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Adenhart had made a slow climb to reach the majors.
He hurt his pitching elbow two weeks before the June 2004 major league draft, when he was projected as a top-five pick out of Williamsport High in Maryland.
But the setback dropped him to the 14th round, where the Angels selected him. He underwent Tommy John surgery -- a reconstructive operation on an elbow ligament -- later that month and spent most of next four seasons in the minors.
Adenhart struggled with a 9.00 ERA in three starts for the Angels last season, but Scioscia said last month the right-hander had worked hard over the winter and arrived at spring training with a purpose.
He was made the No. 3 starter as the season began this week because of injuries to John Lackey, Ervin Santana and Kelvim Escobar, all of whom are on the disabled list.
Adenhart's father had flown out from Baltimore to attend the game.
"He told his dad that he'd better come here, that something special was going to happen," said Scott Boras, Adenhart's agent, who wept at the stadium news conference.
After the game, "He was so elated ... he felt like a major leaguer," Boras said.
The agent said he spoke with Adenhart and his father, in the clubhouse lobby until about 11:30 p.m. The pitcher and his father were staying at a nearby hotel.
Adenhart's mother, Janet, was flying to Anaheim. His parents were divorced.
"To, I think, focus on his loss is not what we need to do here today, we need to focus on who Nick was and his achievement," Boras said. "His parents really want to communicate to everyone that it's a very difficult moment, but it's also a very special moment because Nick was most accomplished and his life's goal was to be a major league baseball player and he certainly achieved that standard."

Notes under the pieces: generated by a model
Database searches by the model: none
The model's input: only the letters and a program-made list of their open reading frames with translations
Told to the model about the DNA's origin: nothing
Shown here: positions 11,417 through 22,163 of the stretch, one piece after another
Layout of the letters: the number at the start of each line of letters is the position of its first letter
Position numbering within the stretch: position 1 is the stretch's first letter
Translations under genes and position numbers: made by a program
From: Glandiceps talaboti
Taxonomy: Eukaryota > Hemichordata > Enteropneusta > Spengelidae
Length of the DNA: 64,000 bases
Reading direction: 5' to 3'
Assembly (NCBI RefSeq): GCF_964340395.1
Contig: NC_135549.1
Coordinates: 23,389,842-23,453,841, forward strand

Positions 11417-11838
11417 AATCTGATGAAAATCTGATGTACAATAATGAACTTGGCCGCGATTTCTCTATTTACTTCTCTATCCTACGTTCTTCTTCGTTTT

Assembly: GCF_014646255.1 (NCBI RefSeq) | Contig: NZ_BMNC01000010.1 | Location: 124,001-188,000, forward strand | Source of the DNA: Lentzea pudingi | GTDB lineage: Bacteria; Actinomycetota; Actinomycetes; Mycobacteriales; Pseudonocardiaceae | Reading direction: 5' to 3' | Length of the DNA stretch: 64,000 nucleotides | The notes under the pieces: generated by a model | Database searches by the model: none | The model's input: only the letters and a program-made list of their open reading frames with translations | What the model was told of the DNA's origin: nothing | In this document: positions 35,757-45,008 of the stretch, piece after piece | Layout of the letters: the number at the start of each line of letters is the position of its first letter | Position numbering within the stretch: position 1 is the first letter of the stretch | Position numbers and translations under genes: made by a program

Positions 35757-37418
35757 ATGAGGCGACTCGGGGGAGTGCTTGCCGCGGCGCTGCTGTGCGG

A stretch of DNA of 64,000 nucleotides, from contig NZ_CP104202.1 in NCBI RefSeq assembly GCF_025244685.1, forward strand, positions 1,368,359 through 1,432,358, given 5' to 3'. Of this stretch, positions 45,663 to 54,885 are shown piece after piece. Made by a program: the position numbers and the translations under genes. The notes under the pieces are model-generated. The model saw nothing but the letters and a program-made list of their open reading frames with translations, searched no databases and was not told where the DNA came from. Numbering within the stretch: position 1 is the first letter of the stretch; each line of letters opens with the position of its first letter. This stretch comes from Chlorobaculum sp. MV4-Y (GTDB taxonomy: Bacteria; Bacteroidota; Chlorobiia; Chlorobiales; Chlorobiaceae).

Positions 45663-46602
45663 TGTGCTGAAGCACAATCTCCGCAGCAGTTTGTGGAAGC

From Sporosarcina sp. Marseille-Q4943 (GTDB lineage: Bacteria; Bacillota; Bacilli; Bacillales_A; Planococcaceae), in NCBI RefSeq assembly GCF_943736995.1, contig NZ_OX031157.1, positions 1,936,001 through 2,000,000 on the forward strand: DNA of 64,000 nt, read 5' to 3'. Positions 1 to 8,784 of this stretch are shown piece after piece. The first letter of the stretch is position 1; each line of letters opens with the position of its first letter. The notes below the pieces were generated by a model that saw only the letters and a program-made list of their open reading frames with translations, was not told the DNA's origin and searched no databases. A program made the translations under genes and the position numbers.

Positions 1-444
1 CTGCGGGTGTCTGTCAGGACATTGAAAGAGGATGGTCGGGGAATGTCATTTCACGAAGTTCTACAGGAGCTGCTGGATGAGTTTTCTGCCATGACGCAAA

The tragedy adds another chapter to the Angels' string of misfortune over the years.
Just this week, a 27-year-old fan died after being assaulted at Angel Stadium on opening day.
Infielder Chico Ruiz and rookie pitcher Bruce Heinbechner were killed in car accidents in the early 1970s, as was shortstop Mike Miley in 1977. The following year, star outfielder Lyman Bostock was shot and killed late in the season in Gary, Ind.
In 1989, reliever Donnie Moore shot his wife and then killed himself three years after giving up a big home run that kept the Angels from winning the American League pennant.
A small but steady stream of somber fans came to the stadium Thursday to add flowers to a makeshift memorial on the pitcher's mound on the brick "infield" outside the stadium entrance.
A poster among the bouquets read, "No. 34, You are one more Angel in heaven." Scribbled on a baseball was, "Now you play for another Angels team."
Copyright 2009 The Associated Press. All rights reserved. This material may not be published, broadcast, rewritten or redistributed.
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